Book: A magical journey begins

The Magician’s Nephew

By C.S. Lewis

(202 pages, children’s fiction, 1955)

Digory and Polly meet in London in the summer of 1900, in the garden of one of their houses. They discover that there is an attic passageway between their houses, row houses that are all connected. They start to explore the passage, but accidentally open a door into Digory’s Uncle’s study. Uncle Andrew is an eccentric man who calls himself a magician. Uncle Andrew tricks Polly into touching a magic yellow ring and she vanishes. He convinces Digory to go after her with a yellow ring, taking two green rings so that they can return. Digory and Polly arrive in a strange world, the “Wood between the Worlds.” There are pools in the woods, and each pool leads to another universe. They try another pool, and in that grim and terrifying world Digory awakens the evil witch queen Jadis by mistake. Digory and Polly try to escape from Jadis, but she follows them back to London. Jadis causes an uproar and commanders a hansom cab. The children realize that they have to get Jadis out of their world, but accidentally end up taking Jadis, Uncle Andrew, the cabdriver, and his horse with them! They arrive in a place that the Witch calls nothing, but soon they hear a voice singing. It is the lion Aslan, and he is singing Narnia into being, Narnia’s mountains and valleys, plants and animals. His singing is bringing things to life. More adventures follow, including ones with talking animals, flying horses and magic apples. Digory is allowed to take one magic apple back to give to his sick mother. He plants a seed that becomes an apple tree. And that tree’s wood is eventually made into an enchanted wardrobe, the same wardrobe in the famous book, The Lion, The Witch and the Wardrobe.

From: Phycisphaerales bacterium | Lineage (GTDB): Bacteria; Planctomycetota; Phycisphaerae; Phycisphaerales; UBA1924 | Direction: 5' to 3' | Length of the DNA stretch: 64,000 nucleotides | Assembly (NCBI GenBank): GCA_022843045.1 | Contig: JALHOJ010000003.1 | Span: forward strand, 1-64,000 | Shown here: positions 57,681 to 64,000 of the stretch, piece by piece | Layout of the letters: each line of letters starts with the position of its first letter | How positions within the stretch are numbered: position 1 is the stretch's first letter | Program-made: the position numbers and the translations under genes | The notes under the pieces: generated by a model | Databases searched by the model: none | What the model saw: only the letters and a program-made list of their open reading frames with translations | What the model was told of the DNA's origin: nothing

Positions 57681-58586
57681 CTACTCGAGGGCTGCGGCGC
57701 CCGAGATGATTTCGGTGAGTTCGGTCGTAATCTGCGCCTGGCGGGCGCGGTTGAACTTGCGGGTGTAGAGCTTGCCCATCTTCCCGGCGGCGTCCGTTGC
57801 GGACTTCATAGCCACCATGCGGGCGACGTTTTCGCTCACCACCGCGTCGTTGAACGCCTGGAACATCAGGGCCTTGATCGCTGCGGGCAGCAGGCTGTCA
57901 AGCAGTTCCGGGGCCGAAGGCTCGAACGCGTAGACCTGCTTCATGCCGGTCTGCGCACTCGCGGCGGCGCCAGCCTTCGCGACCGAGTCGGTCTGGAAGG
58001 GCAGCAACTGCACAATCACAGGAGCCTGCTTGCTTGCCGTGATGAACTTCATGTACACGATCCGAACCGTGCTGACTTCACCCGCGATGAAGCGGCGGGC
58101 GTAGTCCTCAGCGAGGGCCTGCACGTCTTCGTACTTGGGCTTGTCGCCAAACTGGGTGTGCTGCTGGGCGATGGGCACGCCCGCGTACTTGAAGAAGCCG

This is book one in The Chronicles of Narnia series. It’s a wonderful tale, full of vivid characters. I really liked the loyal Digory, and Polly, who stands up for herself and uses her common sense. They are a good team. There are clearly forces of good and evil woven into the story. And the image of Aslan singing the world of Narnia into being and creating all the different animals is unforgettable.

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Robbin Bailey

Author: Insider Staff

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